Once the kids are out of the house, many empty nesters are faced with too much free time. When considering what to do, one popular option for retirees is travel. In a Fifth Third Bank survey, 81% of pre-retirees and retirees said travel was their top priority – more so than spending time with loved ones or taking up a new hobby.

Before the trips can begin, it’s important to understand your finances and the type and length of trips that best fit your budget. According to Investopedia, while the average retiree spends more than $11,000 annually on travel, over 26 million senior Americans earn less than $25,600 annually from all their income sources. It’s important to keep your budget in mind to make sure those dream destinations are within reach.

Planning Considerations

Many retirees believe that their annual expenses will amount to only 70% to 80% of what they spent while working, but this is not always true. If you have a mortgage or have unforeseen medical expenses, your annual expenditures can equal what they were pre-retirement.

Whether you are transitioning into retirement or already retired, you may want to review how much you spent in the last month or two to better understand future spending. This inventory will help clarify what your fixed and variable expenses are and serve as a foundation when building a retirement budget.

Travel budgets are not always straightforward. One of the biggest, yet overlooked, expenses is medical care. Most plans do not provide international medical coverage. Traditional Medicare does not, except for a few in-patient services in Canada and Mexico. Adding travel insurance to your budget can help fill in these coverage gaps and perhaps bring peace of mind while on the road.

Getting Organized

During the pandemic, the nomadic lifestyle took off across all age groups. Whether or not you are looking into buying an RV, Savant’s Justin Smith has a few tips to keep in mind. Envision what a year of travel would really look like. Consider time, money, and the emotional toll, among other things, that can come with extended time away from home.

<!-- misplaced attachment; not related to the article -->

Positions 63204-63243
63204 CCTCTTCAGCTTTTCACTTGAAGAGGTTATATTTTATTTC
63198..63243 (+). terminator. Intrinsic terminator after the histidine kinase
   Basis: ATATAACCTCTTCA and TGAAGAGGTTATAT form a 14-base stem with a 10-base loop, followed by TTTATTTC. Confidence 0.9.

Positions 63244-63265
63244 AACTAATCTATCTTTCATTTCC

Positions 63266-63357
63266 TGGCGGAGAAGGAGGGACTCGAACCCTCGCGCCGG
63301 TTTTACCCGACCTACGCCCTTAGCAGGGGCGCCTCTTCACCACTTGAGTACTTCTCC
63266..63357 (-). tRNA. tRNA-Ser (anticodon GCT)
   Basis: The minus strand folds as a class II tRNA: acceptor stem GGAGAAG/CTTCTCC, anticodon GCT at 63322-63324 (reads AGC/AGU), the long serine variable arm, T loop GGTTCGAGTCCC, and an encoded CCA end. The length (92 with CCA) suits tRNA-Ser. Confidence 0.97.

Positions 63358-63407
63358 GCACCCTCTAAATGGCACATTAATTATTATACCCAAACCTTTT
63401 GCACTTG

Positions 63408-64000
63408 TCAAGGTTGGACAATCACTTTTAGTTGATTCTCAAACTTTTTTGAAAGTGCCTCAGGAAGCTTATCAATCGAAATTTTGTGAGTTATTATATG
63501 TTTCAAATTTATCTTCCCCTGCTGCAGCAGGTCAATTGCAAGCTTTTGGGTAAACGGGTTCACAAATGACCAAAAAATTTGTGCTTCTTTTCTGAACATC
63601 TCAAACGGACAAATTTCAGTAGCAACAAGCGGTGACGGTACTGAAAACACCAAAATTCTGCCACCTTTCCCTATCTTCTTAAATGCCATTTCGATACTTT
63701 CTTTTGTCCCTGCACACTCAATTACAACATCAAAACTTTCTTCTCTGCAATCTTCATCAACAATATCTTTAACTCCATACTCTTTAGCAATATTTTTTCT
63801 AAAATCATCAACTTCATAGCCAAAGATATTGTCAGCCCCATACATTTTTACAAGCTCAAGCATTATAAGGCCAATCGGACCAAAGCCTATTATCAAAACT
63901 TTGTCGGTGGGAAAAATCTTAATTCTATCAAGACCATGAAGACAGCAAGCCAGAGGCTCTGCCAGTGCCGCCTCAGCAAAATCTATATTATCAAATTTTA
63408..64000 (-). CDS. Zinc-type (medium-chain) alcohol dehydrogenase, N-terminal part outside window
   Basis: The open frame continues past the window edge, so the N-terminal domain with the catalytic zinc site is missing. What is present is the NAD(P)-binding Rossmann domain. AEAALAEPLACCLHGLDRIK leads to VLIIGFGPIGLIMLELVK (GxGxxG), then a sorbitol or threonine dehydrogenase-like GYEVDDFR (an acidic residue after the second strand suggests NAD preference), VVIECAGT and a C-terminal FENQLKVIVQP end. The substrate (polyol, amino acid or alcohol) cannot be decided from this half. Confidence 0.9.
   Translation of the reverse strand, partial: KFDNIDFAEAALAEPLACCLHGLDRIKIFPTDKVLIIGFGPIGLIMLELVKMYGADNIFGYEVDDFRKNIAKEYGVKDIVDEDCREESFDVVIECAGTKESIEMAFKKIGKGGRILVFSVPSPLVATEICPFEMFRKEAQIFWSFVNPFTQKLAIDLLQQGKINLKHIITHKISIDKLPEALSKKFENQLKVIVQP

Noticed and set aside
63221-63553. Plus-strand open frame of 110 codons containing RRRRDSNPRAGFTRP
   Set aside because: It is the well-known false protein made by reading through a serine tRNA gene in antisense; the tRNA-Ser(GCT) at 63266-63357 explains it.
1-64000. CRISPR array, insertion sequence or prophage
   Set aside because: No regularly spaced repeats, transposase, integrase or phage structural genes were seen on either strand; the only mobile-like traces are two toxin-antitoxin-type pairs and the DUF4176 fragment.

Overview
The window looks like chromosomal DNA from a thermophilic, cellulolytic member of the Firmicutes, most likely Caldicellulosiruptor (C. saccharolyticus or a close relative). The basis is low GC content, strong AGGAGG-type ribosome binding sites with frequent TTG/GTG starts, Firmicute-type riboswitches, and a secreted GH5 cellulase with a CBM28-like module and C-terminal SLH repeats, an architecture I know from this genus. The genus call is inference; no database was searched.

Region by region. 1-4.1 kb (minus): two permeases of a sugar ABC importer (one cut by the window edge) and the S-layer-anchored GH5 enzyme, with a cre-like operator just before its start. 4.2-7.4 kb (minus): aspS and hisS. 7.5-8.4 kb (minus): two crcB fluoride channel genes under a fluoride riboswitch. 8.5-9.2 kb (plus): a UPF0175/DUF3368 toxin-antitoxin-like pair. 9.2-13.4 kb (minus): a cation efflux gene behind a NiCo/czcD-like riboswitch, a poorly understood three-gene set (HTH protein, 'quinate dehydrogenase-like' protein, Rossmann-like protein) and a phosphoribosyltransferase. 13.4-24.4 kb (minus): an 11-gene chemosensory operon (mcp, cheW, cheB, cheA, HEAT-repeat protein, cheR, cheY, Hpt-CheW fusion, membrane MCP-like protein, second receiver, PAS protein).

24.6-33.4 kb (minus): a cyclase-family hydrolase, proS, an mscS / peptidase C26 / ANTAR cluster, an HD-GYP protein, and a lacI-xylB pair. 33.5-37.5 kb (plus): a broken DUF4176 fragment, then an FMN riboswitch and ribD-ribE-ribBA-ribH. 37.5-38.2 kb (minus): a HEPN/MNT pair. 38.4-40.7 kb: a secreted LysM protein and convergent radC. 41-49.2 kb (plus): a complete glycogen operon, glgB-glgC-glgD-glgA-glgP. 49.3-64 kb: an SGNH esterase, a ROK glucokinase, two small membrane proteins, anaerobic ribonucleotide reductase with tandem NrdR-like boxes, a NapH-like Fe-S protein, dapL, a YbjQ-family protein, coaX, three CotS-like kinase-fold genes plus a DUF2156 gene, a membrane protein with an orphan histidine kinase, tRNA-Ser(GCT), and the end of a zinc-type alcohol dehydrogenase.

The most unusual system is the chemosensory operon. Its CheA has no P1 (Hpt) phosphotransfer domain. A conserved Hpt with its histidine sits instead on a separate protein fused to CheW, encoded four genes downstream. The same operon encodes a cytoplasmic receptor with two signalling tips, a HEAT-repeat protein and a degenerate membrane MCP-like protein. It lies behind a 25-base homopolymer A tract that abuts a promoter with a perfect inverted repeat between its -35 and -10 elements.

Factoring in travel to your retirement plan means being able to have the cash flow to cover your general cost of living plus the cost of travel. If you’re thrifty and research off-season travel and other ways to lower costs, it’s likely you and your travel budget can go farther.

Booking Trips

Whether you want to become a nomad or take a few longer trips each year, there are three things to keep in mind when getting ready to book a trip:

  1. Determine how much you want to spend on travel this year.
  2. Prioritize where you want to go and when.
  3. Add in time and money buffers in case plans change.

Then, start planning early but keep flexibility in mind. You can often get the best deals when you wait until the last minute. If you’re smart about where you stay and take care to not overspend at restaurants, it’s fairly easy to stay within budget. Keep in mind that longer trips may be the most economical, especially if airfare will be the most expensive part of the trip.

The Savant team knows the ins and outs of retirement planning and the financial details to consider as you plan the next phase of your life. If you’d like a second opinion on your portfolio or retirement plans, we invite you to schedule an introductory call with a member of our advisory team.

About Savant Wealth Management

Savant Wealth Management is a leading independent, nationally recognized, fee-only firm serving clients for over 30 years. As a trusted advisor, Savant Wealth Management offers investment management, financial planning, retirement plan and family office services to financially established individuals and institutions. Savant also offers corporate accounting, tax preparation, payroll and consulting through its affiliate, Savant Tax & Consulting.

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